There’s a reason that building blocks are some of the most common toys you’ll find in preschool classrooms. Playing with blocks provides a wide-ranging, versatile learning experience for young children.
The benefits of block play in preschool have even been scientifically documented. A study published in the Journal of Research in Early Childhood Education showed that children who played with blocks when they were between three and five years old went on to perform better in math classes in grade school.
What exactly do young children learn during block play? Here are five benefits of block play for preschoolers.
1. Spatial concepts
Preschoolers learn about spatial awareness when they move and arrange blocks. When children build structures and talk about them, they get a chance to use spatial vocabulary like “under”, “over”, “between”, “on top of” and “inside”. Their experiences with block play provide context to the spatial words. You can help them practice spatial vocabulary with questions like, “Where did you put the blue block?”
Spatial skills provide a great foundation for STEAM (Science, Technology, Engineering, Art, and Math) concepts.
2. Math concepts
As previously mentioned, studies show that block play correlates with math achievement in grade school. Even in preschool, children learn math concepts through block play, such as sorting, counting, and symmetry.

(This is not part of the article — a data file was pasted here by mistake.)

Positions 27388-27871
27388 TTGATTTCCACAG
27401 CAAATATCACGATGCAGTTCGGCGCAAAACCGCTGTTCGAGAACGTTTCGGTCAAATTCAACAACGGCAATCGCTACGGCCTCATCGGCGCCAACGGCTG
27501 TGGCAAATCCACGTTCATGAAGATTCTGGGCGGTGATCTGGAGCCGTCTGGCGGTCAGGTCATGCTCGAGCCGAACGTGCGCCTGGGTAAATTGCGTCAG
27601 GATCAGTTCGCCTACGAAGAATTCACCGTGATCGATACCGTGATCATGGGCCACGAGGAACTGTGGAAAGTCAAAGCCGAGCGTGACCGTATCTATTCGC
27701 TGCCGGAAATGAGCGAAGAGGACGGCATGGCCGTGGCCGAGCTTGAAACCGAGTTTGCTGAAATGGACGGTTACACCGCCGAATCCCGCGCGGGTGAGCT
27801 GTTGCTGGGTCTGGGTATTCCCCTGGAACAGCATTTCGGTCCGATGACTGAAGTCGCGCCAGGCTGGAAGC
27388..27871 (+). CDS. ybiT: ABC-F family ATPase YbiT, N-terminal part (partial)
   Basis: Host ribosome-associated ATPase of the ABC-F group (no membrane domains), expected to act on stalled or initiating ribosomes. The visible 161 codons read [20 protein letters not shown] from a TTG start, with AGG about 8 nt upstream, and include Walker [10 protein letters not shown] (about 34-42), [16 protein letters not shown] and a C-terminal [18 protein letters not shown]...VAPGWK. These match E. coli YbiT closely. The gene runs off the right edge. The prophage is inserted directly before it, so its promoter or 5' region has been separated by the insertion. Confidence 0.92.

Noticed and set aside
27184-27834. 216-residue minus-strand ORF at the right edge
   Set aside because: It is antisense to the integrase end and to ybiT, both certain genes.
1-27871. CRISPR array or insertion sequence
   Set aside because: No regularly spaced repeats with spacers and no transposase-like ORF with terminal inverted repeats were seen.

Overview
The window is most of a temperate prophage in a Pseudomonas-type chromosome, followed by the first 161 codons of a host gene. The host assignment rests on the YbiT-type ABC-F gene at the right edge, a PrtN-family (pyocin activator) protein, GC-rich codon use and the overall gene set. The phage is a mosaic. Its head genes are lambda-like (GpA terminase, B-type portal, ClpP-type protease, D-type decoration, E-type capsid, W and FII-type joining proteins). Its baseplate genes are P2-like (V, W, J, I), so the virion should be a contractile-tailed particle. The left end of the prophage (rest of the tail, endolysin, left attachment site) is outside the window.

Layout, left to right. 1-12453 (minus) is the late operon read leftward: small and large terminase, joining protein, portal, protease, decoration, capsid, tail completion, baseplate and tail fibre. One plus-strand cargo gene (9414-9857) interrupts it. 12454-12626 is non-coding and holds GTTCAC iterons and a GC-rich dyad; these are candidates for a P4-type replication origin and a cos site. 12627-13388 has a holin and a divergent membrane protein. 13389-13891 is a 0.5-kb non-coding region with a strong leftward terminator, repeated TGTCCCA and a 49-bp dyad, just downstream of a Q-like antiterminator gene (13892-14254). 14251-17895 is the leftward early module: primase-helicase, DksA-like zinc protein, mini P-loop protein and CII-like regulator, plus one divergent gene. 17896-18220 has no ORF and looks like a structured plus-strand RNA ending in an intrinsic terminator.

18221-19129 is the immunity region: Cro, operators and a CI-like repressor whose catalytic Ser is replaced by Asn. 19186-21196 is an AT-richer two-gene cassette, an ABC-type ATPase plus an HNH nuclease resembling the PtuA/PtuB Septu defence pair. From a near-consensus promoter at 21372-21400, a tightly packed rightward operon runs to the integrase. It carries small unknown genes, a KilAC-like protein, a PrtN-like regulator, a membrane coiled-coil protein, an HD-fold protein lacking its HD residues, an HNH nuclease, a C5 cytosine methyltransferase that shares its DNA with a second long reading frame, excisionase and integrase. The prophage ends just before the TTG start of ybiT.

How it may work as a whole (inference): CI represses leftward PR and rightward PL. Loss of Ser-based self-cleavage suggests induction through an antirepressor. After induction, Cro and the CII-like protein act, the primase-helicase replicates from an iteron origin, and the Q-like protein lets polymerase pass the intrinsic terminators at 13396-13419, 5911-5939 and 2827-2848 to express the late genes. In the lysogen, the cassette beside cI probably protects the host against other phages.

You can encourage children to try counting how many blocks are in their structure. They may also observe that one structure is higher because it has more blocks. At this age, many children are learning concepts of more or less, and block play is a great activity to reinforce such concepts.
3. Motor skills and hand-eye coordination
Building tall block towers takes patience, concentration, and a good deal of accuracy in motor skills and coordination. Preschoolers learn how to determine exactly where they should place a block to keep a tower balanced, and then use their hands to carry out that decision.
Block play is a great way to support preschoolers’ social-emotional development, as this is the age when they are really learning how to play with others. Having children work together to build a giant block city or zoo (or whatever they ideate) is a great way to help them learn cooperation and teamwork. Everyone has to work together to make the structure is sturdy and coherent, and children quickly learn to communicate their thoughts and ideas to their peers.
Blocks are not inherently representative of building-like structures, even though they’re often used to construct models of them. This means children can imagine them to be whatever they want, encouraging creative play.
Block play supports children’s social-emotional development and also teaches critical skills in problem-solving, math, engineering, creative thinking, and more. Blocks provide great learning experiences in our classrooms, but they are also an activity you can easily do at home. Just make sure your children have plenty of space to build and be active!
For information about U-GRO Learning Centres and how we incorporate activities like block play in our preschool curriculum, contact us or schedule a visit today.